The daughter of a professional painter, Artemisia was trained in her father’s workshop. She was the first woman to be accepted into the Academy of the Arts and Drawing, in Florence. The vast majority of her work displays women in positions of power relative to men. Judith from the Bible in particular, who does some pretty knarly beheading of one Holofernes. Caravaggio painted the same scene, though if you compare the two paintings it’s Gentileschi who really captures a sense of brutal determination. Caravaggio’s Judith (here she is!) lacks this to me, perhaps because Gentileschi could better empathise with and capture such a sense in a woman. Caravaggio’s Judith comes across to me as a dainty flower who isn’t quite sure how she ended up with a sword in a chap’s neck.

3. Louise ÉlisabethVigée Le Brun (1755 – 1842)

Another artist whose access to teaching stemmed from having an artist father, Le Brun was painting portraits professionally by her early teens, progressed to be Marie Antoinette’s official portrait painter, and caused a scandal by breaking convention when she painted herself smiling showing her teeth.

4. Julia Margaret Cameron (1815 – 1879)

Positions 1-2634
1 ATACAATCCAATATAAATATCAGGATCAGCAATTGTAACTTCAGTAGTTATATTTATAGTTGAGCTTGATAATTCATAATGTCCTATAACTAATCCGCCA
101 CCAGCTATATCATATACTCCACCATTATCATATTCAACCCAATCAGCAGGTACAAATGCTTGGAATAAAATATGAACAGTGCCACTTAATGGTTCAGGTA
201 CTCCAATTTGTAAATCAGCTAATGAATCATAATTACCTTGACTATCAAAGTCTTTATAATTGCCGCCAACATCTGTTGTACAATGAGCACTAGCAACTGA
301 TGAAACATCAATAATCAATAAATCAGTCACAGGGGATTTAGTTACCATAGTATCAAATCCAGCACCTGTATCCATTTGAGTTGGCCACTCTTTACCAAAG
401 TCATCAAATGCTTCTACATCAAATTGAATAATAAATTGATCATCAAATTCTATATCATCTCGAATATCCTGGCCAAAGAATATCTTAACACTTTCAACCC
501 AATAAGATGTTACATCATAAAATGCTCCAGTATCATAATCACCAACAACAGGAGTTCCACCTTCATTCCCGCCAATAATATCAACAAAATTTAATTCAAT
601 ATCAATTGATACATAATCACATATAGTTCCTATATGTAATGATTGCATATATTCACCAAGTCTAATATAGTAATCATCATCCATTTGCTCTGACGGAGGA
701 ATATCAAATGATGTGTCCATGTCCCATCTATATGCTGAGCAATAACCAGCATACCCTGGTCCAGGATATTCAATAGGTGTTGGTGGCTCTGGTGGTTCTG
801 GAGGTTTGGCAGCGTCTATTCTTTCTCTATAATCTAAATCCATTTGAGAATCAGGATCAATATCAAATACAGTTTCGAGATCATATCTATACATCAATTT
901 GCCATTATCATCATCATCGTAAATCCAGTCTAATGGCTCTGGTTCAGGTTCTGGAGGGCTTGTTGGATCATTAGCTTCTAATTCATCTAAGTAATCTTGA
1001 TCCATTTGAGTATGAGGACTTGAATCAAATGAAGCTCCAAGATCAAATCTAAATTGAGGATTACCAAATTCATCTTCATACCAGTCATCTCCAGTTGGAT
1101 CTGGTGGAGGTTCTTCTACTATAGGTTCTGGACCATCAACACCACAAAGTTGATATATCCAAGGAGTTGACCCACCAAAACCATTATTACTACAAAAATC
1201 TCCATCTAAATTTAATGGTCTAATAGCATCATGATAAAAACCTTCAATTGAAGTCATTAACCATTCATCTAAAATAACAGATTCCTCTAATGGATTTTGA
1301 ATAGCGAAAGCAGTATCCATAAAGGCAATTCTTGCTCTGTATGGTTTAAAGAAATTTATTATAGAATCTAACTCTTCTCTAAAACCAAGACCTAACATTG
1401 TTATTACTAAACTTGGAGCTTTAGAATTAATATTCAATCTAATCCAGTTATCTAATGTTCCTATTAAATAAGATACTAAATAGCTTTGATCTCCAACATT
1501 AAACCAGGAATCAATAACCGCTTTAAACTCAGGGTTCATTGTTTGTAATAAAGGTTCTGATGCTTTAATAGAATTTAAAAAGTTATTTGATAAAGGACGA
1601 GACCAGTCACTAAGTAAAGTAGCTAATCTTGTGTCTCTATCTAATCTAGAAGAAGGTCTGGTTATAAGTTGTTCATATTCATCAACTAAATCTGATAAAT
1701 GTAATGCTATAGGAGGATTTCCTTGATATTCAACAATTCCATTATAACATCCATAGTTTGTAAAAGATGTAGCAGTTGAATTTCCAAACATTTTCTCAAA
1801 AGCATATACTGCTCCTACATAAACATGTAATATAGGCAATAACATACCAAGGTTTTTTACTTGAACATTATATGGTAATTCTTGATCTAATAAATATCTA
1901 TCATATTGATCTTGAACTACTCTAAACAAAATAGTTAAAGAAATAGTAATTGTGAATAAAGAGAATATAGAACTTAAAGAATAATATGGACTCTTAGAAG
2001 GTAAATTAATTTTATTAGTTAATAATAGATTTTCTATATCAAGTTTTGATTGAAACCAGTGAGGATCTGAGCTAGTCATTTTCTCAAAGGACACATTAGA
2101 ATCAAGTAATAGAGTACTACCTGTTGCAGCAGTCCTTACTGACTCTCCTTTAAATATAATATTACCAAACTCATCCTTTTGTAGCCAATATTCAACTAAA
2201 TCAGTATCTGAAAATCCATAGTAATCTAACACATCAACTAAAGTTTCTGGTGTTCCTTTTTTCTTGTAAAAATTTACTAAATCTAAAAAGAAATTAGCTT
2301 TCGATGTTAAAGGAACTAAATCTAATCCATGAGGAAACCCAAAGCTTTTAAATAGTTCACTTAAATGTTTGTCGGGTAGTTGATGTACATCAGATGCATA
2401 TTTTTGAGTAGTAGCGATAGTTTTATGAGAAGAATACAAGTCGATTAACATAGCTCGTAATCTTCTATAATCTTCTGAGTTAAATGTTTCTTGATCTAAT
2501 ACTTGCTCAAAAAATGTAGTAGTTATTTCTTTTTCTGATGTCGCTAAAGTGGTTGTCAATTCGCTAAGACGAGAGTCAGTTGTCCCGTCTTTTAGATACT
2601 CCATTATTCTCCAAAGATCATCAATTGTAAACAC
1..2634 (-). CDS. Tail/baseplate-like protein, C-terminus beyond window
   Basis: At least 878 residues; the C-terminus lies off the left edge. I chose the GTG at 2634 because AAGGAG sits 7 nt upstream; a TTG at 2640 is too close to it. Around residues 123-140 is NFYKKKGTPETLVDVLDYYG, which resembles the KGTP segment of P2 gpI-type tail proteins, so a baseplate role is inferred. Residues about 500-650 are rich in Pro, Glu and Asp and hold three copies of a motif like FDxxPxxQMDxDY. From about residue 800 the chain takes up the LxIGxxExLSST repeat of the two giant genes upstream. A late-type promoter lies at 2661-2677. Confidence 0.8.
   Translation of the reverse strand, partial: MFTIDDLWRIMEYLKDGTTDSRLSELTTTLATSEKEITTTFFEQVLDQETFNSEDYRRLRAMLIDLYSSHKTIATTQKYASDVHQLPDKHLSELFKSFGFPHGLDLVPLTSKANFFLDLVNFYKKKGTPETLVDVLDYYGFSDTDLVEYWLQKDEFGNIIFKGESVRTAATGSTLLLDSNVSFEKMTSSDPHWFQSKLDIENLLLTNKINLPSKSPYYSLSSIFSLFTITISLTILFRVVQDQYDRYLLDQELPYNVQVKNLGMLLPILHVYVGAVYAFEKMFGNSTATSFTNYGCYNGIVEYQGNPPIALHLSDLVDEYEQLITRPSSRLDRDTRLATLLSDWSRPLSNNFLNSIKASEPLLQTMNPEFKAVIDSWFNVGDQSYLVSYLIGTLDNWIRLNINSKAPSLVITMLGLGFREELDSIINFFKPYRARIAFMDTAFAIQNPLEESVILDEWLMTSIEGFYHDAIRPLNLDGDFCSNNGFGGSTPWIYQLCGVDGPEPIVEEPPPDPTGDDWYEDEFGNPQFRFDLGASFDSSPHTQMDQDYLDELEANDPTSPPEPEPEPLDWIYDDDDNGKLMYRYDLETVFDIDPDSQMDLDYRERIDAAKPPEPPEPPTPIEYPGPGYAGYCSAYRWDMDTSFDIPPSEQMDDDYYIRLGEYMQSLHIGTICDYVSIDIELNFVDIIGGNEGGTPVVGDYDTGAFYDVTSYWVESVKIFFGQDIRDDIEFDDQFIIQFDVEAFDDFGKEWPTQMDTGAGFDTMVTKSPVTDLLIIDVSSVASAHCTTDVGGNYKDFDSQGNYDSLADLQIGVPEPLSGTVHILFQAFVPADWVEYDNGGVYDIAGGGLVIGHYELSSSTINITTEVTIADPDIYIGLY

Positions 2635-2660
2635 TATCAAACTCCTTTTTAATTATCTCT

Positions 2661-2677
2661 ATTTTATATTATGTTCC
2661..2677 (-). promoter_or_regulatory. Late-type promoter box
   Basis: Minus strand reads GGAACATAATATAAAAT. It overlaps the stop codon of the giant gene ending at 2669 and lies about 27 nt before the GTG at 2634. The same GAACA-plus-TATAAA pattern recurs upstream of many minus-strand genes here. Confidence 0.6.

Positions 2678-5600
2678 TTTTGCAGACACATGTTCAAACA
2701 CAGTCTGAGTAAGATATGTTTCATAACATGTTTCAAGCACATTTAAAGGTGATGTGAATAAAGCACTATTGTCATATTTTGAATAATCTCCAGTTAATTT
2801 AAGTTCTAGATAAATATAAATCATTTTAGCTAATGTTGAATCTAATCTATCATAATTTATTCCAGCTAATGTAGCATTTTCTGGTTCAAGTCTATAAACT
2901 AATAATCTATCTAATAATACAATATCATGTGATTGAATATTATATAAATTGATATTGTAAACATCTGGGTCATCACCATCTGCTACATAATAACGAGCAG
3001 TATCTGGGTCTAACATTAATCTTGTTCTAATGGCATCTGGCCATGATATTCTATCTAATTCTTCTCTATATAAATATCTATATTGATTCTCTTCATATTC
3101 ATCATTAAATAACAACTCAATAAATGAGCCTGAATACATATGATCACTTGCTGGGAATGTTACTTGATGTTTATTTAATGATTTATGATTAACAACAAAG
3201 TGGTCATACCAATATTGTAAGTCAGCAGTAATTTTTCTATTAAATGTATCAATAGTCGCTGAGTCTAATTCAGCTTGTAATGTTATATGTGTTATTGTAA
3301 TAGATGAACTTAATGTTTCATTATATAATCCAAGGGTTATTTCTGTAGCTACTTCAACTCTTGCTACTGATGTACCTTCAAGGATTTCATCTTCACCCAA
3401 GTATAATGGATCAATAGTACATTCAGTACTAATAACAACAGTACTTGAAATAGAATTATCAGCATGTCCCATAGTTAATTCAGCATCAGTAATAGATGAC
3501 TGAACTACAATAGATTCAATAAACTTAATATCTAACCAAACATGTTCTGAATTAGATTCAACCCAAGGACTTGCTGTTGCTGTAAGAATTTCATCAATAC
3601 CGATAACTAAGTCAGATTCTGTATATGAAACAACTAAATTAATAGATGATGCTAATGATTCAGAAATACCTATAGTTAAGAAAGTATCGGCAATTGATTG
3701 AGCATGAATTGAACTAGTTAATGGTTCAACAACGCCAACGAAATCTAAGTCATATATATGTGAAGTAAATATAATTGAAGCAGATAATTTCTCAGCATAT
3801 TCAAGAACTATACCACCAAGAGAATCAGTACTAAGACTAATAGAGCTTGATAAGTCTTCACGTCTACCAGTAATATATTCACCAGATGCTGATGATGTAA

Cameron can be regarded as a pioneer in photography, despite taking the art form up at the age of 48, when given a camera by her daughter. Some of her images are unbelievably crisp as a result of her perfectionism, given she was working in the 1860s. Cameron was neighbour and friend to Alfred Lord Tennyson, and the great aunt of Virginia Woolf.

5. Edmonia Lewis (1844 – 1907)

Lewis managed to obtain impressive success in her lifetime as a Neoclassical sculptor despite not only gendered barriers, but the fact that she was mixed race (Haitian, African, and Ojibwe Native American). Orphaned at a young age, Lewis made money with her aunts by selling Ojibwe baskets, and was able to attend college from the financial success of her brother. Through her determination Lewis was able to take herself to study in Rome, and later achieved hugely lucrative commissions and had the President Ulysses S. Grant sit for her. Many of her sculptures contain poignant messages on race.